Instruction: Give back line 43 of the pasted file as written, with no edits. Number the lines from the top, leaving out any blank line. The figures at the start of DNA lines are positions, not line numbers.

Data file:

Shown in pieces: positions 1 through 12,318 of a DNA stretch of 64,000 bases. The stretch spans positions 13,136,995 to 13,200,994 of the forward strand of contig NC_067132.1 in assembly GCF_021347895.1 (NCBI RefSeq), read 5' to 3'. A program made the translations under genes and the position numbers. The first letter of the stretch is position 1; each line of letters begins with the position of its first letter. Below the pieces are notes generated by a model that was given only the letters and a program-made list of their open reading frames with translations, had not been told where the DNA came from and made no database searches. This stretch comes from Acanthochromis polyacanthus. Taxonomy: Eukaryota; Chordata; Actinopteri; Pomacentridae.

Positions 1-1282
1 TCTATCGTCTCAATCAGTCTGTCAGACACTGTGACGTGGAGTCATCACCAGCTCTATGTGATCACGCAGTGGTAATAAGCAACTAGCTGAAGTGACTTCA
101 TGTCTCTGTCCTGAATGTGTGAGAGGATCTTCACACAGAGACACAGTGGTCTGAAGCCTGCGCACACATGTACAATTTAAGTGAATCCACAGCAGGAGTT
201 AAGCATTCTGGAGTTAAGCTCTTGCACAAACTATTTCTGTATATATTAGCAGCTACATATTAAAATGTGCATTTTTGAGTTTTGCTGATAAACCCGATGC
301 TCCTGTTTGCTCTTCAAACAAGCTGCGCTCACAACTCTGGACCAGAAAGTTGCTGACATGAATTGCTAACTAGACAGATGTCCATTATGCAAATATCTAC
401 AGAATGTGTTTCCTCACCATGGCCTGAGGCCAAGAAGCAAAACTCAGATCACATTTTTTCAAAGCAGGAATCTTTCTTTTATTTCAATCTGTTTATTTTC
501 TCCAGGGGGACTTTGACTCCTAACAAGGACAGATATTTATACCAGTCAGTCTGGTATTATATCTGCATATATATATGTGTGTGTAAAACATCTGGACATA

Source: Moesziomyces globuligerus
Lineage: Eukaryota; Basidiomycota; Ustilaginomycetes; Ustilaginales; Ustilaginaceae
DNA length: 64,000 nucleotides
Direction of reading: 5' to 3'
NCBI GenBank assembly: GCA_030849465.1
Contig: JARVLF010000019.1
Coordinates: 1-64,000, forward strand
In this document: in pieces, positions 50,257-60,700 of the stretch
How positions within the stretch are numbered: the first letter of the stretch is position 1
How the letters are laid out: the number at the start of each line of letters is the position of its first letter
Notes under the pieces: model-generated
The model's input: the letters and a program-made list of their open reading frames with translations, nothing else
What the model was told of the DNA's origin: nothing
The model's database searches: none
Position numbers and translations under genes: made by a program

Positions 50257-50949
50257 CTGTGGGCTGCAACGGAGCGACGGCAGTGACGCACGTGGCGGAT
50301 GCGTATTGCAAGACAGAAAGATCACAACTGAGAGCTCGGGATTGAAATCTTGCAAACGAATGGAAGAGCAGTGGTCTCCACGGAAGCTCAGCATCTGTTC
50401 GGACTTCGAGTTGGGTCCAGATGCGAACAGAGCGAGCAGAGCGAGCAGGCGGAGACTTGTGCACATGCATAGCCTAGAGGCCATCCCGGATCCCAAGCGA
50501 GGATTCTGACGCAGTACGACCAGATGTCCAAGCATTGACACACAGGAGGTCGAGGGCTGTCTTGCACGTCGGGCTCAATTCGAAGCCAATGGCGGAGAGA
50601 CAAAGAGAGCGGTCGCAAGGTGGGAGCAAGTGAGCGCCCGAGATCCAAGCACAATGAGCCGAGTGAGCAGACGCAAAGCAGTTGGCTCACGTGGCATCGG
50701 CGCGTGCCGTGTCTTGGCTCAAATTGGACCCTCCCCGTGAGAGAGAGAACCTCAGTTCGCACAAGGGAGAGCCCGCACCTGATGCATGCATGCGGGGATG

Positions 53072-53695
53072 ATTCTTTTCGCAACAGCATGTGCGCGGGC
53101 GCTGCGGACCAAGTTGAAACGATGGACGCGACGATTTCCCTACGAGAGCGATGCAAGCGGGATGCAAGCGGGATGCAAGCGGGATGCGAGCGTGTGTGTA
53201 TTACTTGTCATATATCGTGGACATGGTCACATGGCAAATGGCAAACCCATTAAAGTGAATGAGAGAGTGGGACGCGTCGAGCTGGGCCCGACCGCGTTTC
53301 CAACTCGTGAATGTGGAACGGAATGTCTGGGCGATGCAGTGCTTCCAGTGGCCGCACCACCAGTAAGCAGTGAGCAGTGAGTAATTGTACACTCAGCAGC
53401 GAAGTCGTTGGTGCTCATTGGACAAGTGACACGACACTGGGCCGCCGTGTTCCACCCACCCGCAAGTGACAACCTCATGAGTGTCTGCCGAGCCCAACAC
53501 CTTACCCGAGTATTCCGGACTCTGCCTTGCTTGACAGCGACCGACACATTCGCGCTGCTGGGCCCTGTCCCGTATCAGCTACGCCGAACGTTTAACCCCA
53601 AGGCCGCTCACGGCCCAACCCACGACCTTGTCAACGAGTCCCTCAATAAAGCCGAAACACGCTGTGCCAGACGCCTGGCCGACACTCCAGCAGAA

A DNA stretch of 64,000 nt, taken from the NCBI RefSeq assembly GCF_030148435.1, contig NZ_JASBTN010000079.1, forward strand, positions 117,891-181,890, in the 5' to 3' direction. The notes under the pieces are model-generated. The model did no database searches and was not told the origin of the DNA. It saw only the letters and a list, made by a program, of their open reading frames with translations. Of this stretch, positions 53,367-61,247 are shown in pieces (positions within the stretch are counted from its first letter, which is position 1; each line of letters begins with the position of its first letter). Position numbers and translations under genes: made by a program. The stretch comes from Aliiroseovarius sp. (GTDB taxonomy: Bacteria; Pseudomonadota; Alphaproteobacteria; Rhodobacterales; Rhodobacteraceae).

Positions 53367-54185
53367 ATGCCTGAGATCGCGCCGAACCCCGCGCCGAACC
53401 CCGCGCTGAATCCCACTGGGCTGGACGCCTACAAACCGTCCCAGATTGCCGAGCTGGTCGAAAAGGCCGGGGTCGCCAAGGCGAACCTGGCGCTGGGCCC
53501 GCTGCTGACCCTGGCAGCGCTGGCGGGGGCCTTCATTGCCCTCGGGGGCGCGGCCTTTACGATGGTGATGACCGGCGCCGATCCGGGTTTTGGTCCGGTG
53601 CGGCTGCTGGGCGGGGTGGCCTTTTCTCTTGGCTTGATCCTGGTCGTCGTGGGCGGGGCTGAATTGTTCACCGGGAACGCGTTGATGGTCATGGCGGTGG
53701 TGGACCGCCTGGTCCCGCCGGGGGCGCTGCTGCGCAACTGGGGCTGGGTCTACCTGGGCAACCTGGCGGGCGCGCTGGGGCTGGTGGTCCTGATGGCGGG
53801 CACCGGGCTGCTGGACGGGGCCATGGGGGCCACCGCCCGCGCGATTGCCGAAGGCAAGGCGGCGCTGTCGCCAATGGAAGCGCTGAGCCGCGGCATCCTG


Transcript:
53501 GCTGCTGACCCTGGCAGCGCTGGCGGGGGCCTTCATTGCCCTCGGGGGCGCGGCCTTTACGATGGTGATGACCGGCGCCGATCCGGGTTTTGGTCCGGTG